© 2008 Jerry D. Campbell
EDUCAUSE Review, vol. 43, no. 6 (November/December 2008)
The Missing Responsibility
Over the years, I have had the opportunity to read a large number of job descriptions. In doing so, I have noticed the consistent absence of what might be thought of as “the missing responsibility.” Based on an institution’s style, job descriptions are more (or less) detailed: some are brief and summary in nature, while others are specific and thorough. But even the more detailed job descriptions leave out perhaps the most important responsibility of almost every job: “thinking.”
Perhaps it is just assumed that thinking is a nameless ingredient in the workplace. Maybe so. But try making a list of the various aspects of your work, and the odds are good that “thinking” will not be among them. Why? Because we typically consider work to consist of the things we do, and thinking is not a thing. Neither is it a tangible, visible activity. So “thinking” doesn’t make the list.
Since thinking is itself unquantifiable, performing outcomes assessment on it is also difficult, if not impossible. How much good thinking did you do this morning? That would be a hard question to deal with in an annual review. Maybe something as ephemeral as thinking should be left out of job descriptions after all.
On the other hand, for years we have heard that innovation has been America’s edge in virtually every industry—and especially in technology and higher education. Isn’t it difficult to imagine innovation without good, creative thinking? Isn’t thinking the skill that college and university faculties try to instill in students as the foundation for all the other subjects and disciplines they will explore? Of course it is. We urge students not to believe everything they read and to learn to be analytical, even constructively critical, in assessing and processing the information they encounter. “Think things through, and make up your own mind,” we caution them.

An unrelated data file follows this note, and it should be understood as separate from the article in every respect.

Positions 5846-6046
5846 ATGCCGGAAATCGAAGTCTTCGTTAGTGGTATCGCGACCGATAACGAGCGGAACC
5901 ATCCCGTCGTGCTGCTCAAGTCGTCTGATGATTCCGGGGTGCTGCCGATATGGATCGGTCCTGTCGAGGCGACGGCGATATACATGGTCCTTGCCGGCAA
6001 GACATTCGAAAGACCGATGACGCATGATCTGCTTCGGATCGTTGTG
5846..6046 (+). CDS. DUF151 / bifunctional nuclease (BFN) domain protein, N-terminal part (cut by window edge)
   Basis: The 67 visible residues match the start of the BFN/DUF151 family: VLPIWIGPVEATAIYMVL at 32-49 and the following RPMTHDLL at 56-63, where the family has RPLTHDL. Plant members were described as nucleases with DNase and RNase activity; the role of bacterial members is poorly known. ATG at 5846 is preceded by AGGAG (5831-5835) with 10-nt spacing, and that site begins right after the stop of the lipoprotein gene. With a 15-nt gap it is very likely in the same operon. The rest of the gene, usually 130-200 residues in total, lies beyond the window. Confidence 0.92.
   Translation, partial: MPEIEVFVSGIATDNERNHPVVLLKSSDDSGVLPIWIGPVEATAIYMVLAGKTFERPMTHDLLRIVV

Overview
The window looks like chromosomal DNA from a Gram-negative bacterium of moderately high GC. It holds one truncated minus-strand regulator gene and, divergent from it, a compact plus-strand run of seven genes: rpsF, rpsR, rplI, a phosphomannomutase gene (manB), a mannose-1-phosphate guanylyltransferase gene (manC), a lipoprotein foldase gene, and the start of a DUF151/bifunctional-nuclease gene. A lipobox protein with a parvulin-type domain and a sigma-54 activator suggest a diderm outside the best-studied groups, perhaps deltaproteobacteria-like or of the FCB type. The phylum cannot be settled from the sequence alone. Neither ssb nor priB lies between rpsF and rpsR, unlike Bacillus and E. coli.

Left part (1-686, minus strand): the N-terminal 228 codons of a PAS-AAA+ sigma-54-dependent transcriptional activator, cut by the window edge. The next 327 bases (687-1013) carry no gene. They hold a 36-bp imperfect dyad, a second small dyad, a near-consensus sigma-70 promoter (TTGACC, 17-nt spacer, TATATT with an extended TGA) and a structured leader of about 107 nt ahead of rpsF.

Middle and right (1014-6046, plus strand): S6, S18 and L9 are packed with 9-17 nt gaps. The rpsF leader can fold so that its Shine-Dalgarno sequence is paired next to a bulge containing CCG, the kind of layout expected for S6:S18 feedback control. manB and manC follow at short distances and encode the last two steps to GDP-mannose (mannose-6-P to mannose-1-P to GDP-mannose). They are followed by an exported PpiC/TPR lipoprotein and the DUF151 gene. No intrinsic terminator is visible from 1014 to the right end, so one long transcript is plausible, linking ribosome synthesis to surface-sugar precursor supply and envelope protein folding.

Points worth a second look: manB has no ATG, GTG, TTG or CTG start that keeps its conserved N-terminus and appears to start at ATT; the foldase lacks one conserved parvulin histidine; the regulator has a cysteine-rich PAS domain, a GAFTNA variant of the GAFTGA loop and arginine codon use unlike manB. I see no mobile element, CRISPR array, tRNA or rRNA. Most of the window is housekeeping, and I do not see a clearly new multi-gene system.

Yet we are not so quick to give such advice in the workplace, and that, I believe, is a mistake. It is easy to see the need for thinking in some positions—for example, those who are responsible for directing a department of an organization. If such directors are not actively and constantly thinking about the future of their part of the organization, who is? Ostensibly, directors know more about their department than anyone else. Their work involves not just keeping things going but continually making things go better.
Although I used the example of directors, I believe the responsibility for thinking extends throughout an organization. Thinking should be encouraged and rewarded in every position, bottom to top. For instance, I suspect that everyone who reads EDUCAUSE Review is accustomed to change. Change is the ongoing character of our digitally driven world, and unless something happens to halt the evolution of technology (and I’m sure none of us think that it will!), the fast-paced change we have been experiencing will continue. All of us, therefore, must work to achieve our goals, knowing that the work environment will constantly shift in ways both large and small. How can we best thrive in such a context? By relying on our ability to think. This is precisely the context in which regular, insightful thinking can make the difference between winners and losers, failure and success, at every level in an organization.
Unfortunately, in failing to emphasize thinking in the workplace, we risk losing its potential. Thinking must be nurtured and facilitated. It is not so easy sometimes to get into the thinking mode. Those “to do” lists in our Blackberries are always stalking us. We feel like we are wasting time if we are not doing something tangible: making calls, answering e-mails, starting the next assignment or project. Nonetheless, it is critically important to develop the discipline of turning off the ringer, putting away the Blackberry, moving aside the laptop, and turning mentally to the challenges in our work.
But again, this is hard to do. Without institutional encouragement, we start to feel guilty, like we’re wasting time. Just sitting and thinking—isn’t there something “real” we should be doing? And even with encouragement, making the time to think takes practice, especially for those of us who have been out of school for a while. Thinking—especially useful, creative thinking—must be cultivated.
My hope is that our institutions of higher education will deliberately put more emphasis on cultivating good habits of thinking. I also hope that all of us, individually, will seek to raise our thinking to new levels of excellence. There may be nothing more important to our institutions or our careers than the missing responsibility: some good creative thinking.